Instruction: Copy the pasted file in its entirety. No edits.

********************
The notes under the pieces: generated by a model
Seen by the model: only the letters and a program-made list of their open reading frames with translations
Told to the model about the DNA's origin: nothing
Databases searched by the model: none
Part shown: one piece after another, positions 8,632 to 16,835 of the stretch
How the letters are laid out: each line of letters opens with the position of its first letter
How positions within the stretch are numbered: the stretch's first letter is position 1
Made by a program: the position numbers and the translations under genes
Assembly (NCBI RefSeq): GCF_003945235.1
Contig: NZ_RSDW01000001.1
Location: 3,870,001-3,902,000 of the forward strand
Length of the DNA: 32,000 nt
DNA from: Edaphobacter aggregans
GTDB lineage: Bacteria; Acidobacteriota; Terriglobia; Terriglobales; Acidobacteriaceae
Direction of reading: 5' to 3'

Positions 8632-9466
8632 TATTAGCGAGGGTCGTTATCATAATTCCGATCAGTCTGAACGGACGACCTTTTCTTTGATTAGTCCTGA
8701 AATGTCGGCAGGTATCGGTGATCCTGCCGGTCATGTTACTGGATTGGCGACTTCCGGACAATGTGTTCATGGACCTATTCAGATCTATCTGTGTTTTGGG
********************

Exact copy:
The notes under the pieces: generated by a model
Seen by the model: only the letters and a program-made list of their open reading frames with translations
Told to the model about the DNA's origin: nothing
Databases searched by the model: none
Part shown: one piece after another, positions 8,632 to 16,835 of the stretch
How the letters are laid out: each line of letters opens with the position of its first letter
How positions within the stretch are numbered: the stretch's first letter is position 1
Made by a program: the position numbers and the translations under genes
Assembly (NCBI RefSeq): GCF_003945235.1
Contig: NZ_RSDW01000001.1
Location: 3,870,001-3,902,000 of the forward strand
Length of the DNA: 32,000 nt
DNA from: Edaphobacter aggregans
GTDB lineage: Bacteria; Acidobacteriota; Terriglobia; Terriglobales; Acidobacteriaceae
Direction of reading: 5' to 3'

Positions 8632-9466
8632 TATTAGCGAGGGTCGTTATCATAATTCCGATCAGTCTGAACGGACGACCTTTTCTTTGATTAGTCCTGA
8701 AATGTCGGCAGGTATCGGTGATCCTGCCGGTCATGTTACTGGATTGGCGACTTCCGGACAATGTGTTCATGGACCTATTCAGATCTATCTGTGTTTTGGG